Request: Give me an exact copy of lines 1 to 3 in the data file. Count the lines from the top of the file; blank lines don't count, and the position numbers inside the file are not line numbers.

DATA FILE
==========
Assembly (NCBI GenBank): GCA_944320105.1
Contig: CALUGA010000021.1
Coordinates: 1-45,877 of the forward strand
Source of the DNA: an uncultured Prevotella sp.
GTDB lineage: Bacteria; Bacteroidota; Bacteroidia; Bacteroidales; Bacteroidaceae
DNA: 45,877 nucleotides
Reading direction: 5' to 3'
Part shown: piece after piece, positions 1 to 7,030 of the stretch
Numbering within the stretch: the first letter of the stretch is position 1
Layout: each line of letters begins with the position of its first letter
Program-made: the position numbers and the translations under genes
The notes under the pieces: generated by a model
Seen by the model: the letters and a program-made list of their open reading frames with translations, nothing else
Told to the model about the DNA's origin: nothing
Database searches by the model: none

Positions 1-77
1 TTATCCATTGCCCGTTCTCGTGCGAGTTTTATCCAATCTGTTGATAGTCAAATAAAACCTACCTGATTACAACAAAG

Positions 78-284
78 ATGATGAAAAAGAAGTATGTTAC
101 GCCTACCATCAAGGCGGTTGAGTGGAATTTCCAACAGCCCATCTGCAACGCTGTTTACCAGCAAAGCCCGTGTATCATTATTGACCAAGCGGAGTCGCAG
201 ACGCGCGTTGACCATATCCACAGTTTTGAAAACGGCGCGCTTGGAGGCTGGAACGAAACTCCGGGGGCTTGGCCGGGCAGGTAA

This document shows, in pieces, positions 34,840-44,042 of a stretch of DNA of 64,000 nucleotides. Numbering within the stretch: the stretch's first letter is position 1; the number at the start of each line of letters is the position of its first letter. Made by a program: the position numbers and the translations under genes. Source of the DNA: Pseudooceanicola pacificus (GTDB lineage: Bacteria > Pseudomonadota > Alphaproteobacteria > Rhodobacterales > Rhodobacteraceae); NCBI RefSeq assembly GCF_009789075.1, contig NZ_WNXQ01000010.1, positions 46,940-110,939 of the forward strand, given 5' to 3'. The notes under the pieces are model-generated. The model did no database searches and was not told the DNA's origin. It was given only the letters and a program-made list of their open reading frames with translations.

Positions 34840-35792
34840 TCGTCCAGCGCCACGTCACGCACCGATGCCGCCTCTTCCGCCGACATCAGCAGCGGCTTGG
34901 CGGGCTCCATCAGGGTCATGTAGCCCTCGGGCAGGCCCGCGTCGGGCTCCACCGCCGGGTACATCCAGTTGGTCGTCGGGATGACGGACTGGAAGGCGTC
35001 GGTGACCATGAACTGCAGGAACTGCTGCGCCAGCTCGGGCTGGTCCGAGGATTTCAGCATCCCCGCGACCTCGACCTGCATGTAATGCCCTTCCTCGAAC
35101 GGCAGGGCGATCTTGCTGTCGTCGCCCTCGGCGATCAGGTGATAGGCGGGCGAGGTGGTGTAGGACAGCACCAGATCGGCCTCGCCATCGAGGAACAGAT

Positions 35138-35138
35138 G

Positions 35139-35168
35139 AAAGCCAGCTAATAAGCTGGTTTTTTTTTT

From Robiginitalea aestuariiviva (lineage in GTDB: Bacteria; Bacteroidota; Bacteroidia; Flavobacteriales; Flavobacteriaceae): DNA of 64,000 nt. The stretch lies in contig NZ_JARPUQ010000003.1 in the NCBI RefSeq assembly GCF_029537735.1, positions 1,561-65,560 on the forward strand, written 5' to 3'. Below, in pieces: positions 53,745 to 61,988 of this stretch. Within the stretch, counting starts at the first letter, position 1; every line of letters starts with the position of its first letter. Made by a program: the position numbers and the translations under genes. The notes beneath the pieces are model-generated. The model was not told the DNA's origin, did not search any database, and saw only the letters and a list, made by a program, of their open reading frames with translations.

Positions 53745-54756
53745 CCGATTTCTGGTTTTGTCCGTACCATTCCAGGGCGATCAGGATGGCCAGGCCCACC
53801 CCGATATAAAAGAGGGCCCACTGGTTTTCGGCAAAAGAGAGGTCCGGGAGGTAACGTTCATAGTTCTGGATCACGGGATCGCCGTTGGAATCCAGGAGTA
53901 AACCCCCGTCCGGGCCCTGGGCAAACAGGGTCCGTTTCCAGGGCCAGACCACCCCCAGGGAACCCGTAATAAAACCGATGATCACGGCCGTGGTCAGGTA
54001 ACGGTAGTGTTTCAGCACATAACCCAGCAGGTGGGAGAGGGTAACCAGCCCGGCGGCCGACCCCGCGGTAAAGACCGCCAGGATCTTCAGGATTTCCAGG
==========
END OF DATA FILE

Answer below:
Assembly (NCBI GenBank): GCA_944320105.1
Contig: CALUGA010000021.1
Coordinates: 1-45,877 of the forward strand